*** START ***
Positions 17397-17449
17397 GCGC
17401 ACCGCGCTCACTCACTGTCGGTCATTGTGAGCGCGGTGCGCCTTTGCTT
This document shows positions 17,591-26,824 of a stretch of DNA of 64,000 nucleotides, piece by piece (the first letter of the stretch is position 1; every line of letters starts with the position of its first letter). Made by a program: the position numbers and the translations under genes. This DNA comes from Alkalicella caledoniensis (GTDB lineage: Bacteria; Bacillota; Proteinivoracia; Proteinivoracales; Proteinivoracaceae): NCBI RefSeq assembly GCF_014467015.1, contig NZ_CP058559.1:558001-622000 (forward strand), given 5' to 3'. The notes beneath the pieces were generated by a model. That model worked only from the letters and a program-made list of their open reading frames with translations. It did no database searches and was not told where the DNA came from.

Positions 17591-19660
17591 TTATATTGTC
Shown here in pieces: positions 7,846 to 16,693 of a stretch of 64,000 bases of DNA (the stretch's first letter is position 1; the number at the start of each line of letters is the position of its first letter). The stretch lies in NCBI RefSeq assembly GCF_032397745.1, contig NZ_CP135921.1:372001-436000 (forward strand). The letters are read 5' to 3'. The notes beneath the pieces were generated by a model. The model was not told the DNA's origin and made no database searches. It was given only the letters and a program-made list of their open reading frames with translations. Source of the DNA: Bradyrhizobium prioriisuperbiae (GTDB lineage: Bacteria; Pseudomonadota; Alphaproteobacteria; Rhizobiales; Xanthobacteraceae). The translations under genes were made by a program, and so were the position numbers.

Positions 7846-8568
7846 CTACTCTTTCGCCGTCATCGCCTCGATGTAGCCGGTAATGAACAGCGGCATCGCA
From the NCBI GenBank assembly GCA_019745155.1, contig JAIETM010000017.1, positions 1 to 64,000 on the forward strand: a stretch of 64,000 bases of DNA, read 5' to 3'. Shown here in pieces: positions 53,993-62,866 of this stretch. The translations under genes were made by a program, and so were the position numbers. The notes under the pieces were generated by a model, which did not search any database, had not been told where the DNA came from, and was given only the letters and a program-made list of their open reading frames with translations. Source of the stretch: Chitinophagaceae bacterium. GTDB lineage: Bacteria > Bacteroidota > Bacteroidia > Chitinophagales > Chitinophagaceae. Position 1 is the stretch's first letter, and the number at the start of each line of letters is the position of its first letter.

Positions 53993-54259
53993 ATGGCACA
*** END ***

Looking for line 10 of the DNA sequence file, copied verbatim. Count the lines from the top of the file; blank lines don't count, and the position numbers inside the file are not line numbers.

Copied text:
From the NCBI GenBank assembly GCA_019745155.1, contig JAIETM010000017.1, positions 1 to 64,000 on the forward strand: a stretch of 64,000 bases of DNA, read 5' to 3'. Shown here in pieces: positions 53,993-62,866 of this stretch. The translations under genes were made by a program, and so were the position numbers. The notes under the pieces were generated by a model, which did not search any database, had not been told where the DNA came from, and was given only the letters and a program-made list of their open reading frames with translations. Source of the stretch: Chitinophagaceae bacterium. GTDB lineage: Bacteria > Bacteroidota > Bacteroidia > Chitinophagales > Chitinophagaceae. Position 1 is the stretch's first letter, and the number at the start of each line of letters is the position of its first letter.